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United States v. 2,507 Live Canary Winged Parakeets

Citation: 19 ELR 20101
No. No. 86-0334-CIV, 689 F. Supp. 1106/(S.D. Fla., 05/17/1988)

The court holds that the United States has established probable cause that a wildlife importer violated the Lacey Act and the Endangered Species Act (ESA), and the innocent owner defense is not available in forfeiture actions under the Lacey Act. The United States sought to forfeit a shipment of canary winged parakeets imported from Peru on the grounds that the import was in violation of Peruvian law, and thus a violation of the Lacey Act, and that the permit obtained from Peruvian officials was invalid, and thus a violation of the ESA and the Convention on International Trade in Endangered Species of Wild Fauna and Flora (CITES). The court first holds that the United States had probable cause to believe that the Lacey Act was violated by the importer, the claimant to the shipment. Peruvian law prohibits the export of live animals from the forest or jungle region, and testimony presented by a Peruvian administrative official and a United States ornithologist established that the parakeets originated from the forest region of Peru. That the director of the Peruvian wildlife agency signed the export permit is irrelevant, since the director did not have authority to abrogate the export ban. The court holds that there was probable cause to believe that the ESA was violated. The federal regulations implementing CITES pursuant to the ESA require a valid export permit from the country of origin, and, as the court has already concluded, this permit was invalid. Not only was the permit signed by an official with no authority to authorize export of this species, but the permit was also not signed by the shipper, in contravention of Peruvian practice, and an alteration on the original was not entered on the copy on file with the Peruvian wildlife agency. Such alterations need not be fraudulent to violate the ESA. Moreover, the claimant failed to object to evidence outside the pleadings establishing that the permit was not valid.

The court holds that the innocent owner defense is not available in forfeiture actions under the Lacey Act, since the Act provides for forfeiture of illegally imported wildlife on a strict liability basis. Even if the defense were available, the claimant in this case failed to establish it, since the company and its president took no affirmative action to ensure that the parakeets could legally be exported. Reliance on the shipper to ensure compliance with the law does not constitute such affirmative action, and claimant's president knew that the species' export had previously been prohibited. The court holds that there is no inconsistency between the Lacey Act and the ESA. Even if the Lacey Act did prohibit conduct apparentlyallowed by the ESA, this is consistent with CITES provision allowing member nations to impose stricter trade control measures. The [19 ELR 20102] court rules that the Lacey Act does not unconstitutionally delegate legislative power, nor is it constitutionally defective for vagueness and lack of notice. The court holds that the government is not estopped from seeking forfeiture even if it could have prevented the shipment from taking place, since there is no evidence of government misconduct. The court holds that the government gave adequate notice under Federal Rule of Civil Procedure 44.1 of its intent to rely on foreign law. Finally, the court holds that the act of state doctrine does not preclude the court from ruling on whether the director of the Peruvian wildlife agency had authority to issue the CITES permit.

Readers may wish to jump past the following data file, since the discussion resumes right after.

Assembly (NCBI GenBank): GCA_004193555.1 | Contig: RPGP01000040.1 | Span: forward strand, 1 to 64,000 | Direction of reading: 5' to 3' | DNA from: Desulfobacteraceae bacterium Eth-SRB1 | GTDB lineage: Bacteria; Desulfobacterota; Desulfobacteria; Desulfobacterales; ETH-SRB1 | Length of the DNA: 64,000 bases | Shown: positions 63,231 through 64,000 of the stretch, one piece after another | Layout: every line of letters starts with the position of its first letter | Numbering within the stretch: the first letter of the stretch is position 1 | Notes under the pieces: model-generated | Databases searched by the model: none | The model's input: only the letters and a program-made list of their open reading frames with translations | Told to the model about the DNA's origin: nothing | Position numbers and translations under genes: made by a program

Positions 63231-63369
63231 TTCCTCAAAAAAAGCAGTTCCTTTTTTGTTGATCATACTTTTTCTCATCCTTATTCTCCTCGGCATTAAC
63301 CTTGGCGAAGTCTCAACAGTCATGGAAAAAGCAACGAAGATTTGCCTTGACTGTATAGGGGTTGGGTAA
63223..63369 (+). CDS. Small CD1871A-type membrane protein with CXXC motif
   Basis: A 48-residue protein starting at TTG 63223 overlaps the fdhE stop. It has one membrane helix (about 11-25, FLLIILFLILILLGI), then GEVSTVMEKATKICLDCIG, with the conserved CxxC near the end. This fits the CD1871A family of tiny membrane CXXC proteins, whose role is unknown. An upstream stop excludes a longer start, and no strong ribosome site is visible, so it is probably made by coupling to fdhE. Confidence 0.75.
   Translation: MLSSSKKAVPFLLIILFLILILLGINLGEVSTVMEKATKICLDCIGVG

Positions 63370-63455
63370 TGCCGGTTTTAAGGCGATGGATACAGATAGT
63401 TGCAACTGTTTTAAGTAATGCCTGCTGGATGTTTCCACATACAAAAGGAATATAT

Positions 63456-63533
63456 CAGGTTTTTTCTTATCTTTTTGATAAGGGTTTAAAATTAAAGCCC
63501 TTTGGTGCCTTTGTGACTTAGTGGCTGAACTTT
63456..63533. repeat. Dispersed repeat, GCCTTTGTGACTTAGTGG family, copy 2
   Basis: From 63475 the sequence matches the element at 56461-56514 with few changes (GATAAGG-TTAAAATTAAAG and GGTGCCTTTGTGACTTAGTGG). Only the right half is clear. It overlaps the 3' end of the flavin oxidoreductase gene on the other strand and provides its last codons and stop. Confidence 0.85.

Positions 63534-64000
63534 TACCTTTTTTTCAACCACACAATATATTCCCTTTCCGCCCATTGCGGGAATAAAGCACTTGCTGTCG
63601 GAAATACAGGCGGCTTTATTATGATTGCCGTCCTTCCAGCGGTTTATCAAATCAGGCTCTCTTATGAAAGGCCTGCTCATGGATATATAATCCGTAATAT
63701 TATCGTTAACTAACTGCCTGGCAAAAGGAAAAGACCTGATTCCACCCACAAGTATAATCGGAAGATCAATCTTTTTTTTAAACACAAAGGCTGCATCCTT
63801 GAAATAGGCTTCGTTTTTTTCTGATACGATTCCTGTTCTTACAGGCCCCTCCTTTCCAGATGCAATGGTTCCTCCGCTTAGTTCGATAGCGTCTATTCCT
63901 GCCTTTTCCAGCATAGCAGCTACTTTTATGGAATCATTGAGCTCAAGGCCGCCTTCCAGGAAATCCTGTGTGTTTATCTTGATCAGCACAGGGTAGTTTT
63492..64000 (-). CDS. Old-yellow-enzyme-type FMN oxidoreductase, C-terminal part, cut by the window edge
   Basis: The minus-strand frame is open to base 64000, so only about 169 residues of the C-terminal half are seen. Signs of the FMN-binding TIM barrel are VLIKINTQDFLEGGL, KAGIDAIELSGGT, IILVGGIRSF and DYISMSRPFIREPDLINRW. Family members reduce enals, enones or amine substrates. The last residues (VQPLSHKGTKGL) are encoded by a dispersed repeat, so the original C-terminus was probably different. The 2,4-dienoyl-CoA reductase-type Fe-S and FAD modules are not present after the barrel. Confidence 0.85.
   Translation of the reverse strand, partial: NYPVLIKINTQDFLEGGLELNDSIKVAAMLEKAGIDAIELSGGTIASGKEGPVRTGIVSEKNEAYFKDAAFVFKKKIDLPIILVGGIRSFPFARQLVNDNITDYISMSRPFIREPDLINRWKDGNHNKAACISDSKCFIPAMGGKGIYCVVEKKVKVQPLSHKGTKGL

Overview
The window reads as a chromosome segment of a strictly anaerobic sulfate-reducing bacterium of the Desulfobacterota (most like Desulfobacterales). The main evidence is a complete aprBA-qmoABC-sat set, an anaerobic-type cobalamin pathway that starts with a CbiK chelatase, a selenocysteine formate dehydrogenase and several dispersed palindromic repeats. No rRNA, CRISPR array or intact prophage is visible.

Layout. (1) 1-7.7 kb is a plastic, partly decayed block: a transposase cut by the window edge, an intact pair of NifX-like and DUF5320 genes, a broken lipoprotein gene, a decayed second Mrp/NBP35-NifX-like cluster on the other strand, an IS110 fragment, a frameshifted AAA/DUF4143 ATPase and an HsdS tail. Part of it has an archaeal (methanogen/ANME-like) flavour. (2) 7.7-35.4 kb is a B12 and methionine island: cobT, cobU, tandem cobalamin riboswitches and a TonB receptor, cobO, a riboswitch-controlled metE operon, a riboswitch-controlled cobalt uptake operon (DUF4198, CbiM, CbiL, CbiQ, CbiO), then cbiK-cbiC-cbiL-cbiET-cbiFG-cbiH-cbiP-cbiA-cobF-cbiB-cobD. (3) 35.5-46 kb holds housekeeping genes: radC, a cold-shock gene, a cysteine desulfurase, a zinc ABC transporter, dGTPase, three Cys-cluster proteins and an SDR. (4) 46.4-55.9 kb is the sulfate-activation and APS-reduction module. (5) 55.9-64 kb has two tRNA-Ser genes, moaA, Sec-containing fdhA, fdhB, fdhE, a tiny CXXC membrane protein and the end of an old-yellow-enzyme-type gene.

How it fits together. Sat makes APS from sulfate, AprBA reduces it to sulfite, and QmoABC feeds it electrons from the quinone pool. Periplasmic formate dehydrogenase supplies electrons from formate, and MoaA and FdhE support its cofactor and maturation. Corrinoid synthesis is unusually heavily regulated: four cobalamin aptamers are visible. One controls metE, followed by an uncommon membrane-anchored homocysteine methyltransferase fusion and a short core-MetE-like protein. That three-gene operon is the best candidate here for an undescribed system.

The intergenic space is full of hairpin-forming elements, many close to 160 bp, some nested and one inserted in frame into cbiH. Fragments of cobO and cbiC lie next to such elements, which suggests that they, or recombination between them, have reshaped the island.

Counsel for Plaintiff
Peter Prieto, Robyn J. Hermann, Ass't U.S. Attorneys
155 S. Miami Ave., Rm. 700, Miami FL 33130
(305) 536-4471

S. Jonathan Blackmer
Land and Natural Resources Division
U.S. Department of Justice, Washington DC 20530
(202) 633-3923

Counsel for Defendant
Pamela Hornett Kyle
3845 La Playa Blvd., Miami FL 33133
(305) 444-0326